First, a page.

The Committee shall appoint the Reporting Subcommittee, which is made up of members pertaining to the different parliamentary groups of the Chamber and whose number shall be fixed by the Bureau at the onset of the Legislative Term. This body, counselled by a Clerk, meets behind closed doors to study the various amendments tabled and submits a report to be subsequently discussed by the Committee. Once the debate within the Reporting Subcommittee is finished, the Committee meets publicly to discuss and vote the amendments to the text and issues an opinion.

Once the Committee has completed its work, it is included on the order of business for the Plenary, where a debate is held on the Bill or legislative proposal and any outstanding amendments. The resulting text is then referred to the Senate.

When it receives a legislative text from the Congress of Deputies, the Senate may adopt amendments to the sections or may choose to veto the whole text. If that is the case, the text subject to veto is returned to the Congress which, by absolute majority or simple majority after a deadline of two months, may lift the veto and by simple majority approve or reject the Senate’s amendments. Once the law is finally adopted, it shall go to Royal Sanction and promulgation by H.M. the King and to its subsequent publication in the Official State Gazette.

Apart from the procedure described above, the Standing Orders of the Congress provide for other special procedures, such as those applicable to Organic Acts, the Budget Bill, the Statutes of Devolution, constitutional review, full legislative delegation in Committees and single-reading procedure. In addition to adopting laws in the strict sense, the Congress of Deputies endorses or repeals Decree-Laws, authorizes international treaties and conventions and monitors the exercize of legislative delegations.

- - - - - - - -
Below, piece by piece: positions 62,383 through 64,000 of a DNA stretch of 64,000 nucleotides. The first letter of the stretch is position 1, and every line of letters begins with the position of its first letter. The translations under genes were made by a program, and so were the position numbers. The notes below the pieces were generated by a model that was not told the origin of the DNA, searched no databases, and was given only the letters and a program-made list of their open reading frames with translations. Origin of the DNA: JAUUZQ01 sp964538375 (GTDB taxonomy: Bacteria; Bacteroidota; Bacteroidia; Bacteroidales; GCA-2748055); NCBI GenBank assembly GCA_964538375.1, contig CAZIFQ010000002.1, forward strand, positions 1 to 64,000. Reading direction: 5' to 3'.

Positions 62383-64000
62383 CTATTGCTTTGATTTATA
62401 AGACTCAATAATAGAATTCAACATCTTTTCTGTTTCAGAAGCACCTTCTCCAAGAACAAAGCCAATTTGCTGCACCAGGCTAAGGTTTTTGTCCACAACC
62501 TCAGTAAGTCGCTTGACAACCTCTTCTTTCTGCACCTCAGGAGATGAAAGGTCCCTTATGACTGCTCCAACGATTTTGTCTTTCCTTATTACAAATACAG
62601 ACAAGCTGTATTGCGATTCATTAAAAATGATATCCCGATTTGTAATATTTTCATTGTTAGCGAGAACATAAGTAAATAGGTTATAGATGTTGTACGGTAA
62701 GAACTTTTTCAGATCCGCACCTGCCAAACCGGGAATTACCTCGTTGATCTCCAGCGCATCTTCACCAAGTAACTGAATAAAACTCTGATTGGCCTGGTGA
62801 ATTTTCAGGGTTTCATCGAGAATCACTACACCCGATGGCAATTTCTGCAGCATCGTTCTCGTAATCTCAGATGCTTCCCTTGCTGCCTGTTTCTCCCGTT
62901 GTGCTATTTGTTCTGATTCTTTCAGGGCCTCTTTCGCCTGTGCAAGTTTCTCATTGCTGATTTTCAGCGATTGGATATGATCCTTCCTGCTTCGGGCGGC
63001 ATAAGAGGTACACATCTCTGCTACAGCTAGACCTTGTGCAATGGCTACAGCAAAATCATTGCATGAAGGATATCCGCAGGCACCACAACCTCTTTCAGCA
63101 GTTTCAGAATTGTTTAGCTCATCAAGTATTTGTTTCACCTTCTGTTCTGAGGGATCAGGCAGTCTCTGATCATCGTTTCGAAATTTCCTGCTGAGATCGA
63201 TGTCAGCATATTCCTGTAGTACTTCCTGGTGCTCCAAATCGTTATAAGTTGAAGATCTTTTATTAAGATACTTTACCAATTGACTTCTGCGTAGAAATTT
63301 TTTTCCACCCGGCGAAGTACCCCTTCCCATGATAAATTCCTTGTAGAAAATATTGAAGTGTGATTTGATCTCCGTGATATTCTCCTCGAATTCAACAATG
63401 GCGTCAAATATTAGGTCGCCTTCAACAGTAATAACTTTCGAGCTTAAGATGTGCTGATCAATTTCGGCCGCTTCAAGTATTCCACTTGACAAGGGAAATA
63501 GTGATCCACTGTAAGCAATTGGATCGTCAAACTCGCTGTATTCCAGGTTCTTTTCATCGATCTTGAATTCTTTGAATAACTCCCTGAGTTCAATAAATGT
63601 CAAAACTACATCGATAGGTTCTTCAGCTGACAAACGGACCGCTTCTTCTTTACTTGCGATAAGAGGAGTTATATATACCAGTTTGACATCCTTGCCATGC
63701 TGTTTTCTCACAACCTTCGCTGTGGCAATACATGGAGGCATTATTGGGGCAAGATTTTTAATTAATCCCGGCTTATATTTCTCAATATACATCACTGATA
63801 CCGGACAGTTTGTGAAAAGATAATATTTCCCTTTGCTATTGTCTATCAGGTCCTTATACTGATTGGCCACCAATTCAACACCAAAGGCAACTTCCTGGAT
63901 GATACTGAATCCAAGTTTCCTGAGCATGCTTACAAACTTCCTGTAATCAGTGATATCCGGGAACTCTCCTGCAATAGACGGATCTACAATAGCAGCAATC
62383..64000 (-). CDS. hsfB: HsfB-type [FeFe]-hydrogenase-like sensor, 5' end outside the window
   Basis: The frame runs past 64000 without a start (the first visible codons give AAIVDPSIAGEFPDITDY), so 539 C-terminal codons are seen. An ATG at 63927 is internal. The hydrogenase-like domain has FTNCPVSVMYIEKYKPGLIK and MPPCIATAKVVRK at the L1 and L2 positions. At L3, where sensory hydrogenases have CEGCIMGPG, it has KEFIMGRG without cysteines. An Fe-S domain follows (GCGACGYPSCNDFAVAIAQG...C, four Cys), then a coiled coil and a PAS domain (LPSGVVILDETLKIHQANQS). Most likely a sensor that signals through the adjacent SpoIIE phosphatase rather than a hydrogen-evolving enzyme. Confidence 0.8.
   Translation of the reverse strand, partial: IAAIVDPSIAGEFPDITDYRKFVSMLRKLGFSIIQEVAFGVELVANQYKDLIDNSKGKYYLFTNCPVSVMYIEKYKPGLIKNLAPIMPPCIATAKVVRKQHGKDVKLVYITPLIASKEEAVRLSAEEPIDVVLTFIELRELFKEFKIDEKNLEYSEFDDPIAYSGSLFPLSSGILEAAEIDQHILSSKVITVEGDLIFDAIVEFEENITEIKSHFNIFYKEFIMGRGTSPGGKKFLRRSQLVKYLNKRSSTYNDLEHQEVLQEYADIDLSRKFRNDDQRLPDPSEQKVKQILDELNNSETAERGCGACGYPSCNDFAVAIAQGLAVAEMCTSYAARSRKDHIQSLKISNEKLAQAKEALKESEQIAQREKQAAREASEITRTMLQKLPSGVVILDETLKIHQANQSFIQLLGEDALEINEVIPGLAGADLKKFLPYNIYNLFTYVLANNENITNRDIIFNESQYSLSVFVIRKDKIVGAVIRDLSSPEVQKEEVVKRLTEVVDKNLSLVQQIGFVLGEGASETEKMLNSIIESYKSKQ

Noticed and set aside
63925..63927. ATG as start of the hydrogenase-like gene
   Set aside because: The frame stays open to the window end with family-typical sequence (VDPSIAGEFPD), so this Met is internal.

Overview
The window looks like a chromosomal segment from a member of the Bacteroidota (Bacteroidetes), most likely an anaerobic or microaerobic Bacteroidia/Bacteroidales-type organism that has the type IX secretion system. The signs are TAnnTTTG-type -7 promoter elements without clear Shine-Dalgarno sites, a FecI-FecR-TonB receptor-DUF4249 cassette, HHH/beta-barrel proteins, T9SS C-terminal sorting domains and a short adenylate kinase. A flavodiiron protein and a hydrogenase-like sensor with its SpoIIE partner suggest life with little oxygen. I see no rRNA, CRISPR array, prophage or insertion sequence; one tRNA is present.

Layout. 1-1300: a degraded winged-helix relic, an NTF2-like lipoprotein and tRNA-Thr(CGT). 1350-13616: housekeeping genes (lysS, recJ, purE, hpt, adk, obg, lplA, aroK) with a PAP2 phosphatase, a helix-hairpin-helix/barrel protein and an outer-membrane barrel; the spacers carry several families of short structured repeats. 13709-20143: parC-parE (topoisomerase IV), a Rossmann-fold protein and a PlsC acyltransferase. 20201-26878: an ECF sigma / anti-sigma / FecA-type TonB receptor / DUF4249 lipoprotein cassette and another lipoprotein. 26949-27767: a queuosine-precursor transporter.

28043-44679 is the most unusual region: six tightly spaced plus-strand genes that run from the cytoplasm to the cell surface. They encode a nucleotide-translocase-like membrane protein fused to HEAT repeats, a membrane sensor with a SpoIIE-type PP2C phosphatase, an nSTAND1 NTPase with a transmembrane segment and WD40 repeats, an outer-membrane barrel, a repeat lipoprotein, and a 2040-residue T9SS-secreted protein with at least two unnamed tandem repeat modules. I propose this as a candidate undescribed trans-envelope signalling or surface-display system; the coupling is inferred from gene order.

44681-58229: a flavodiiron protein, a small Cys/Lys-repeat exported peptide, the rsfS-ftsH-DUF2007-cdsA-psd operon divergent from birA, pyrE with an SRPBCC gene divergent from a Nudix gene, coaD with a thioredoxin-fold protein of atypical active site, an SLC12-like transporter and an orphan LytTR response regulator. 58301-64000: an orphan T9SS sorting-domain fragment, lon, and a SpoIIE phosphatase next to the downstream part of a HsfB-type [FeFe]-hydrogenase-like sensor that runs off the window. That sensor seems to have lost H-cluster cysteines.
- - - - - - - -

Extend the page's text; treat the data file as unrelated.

Upon holding general elections and in all other cases resulting in the removal of the Government (parliamentary vote of no confidence, resignation or death of the President) the procedure for investing a new President of the Government begins. To this effect, the King, upon consultation with the political groups with parliamentary representation, suggests a candidate President of the Government to the Congress. The candidate, after submitting his or her political programme, must be endorsed by an overall majority of members. If the said majority is not achieved, he or she may be elected if he or she obtains a simple majority in a second vote conducted 48 hours later.

Ministers are not appointed by the Chamber but by the King at the proposal of the President of the Government.


The Government is to step down if its bond of confidence with the Congress of Deputies is breached by the passage of a motion of censure or the rejection of a question of confidence. The motion of censure must include the submission of an alternative candidate so that, if approved, in the same act a President is removed and a new one elected. A question of confidence may only be submitted by the President of the Government prior consultation with the Council of Ministers, and it must refer to his or her political programme or to a statement on general policy. If a simple majority is not reached, the Government must step down and a procedure begins to invest a new President of the Government.

The Congress of Deputies oversees and scrutinizes actions of the Government and the Public Administration, mainly by means of questions and interpellations. Questions, which may be oral or written, must refer to any matter falling within the competences of the Government, whilst interpellations shall deal with the Executive’s actions regarding questions of general policy, either on the part of the Government or of a specific Ministry.

Non-legislative proposals, motions and proposals for a resolution are similar in nature, in the sense that they allow the Congress of Deputies to adopt a non-legislative agreement by means of which the Congress can state its position on a specific matter or problem, or urge the Government to take a specific action.

The Congress of Deputies and the Senate appoint the Ombudsperson and eight members of the Constitutional Court, as well as those of the General Council of the Judiciary, the Court of Auditors and other bodies.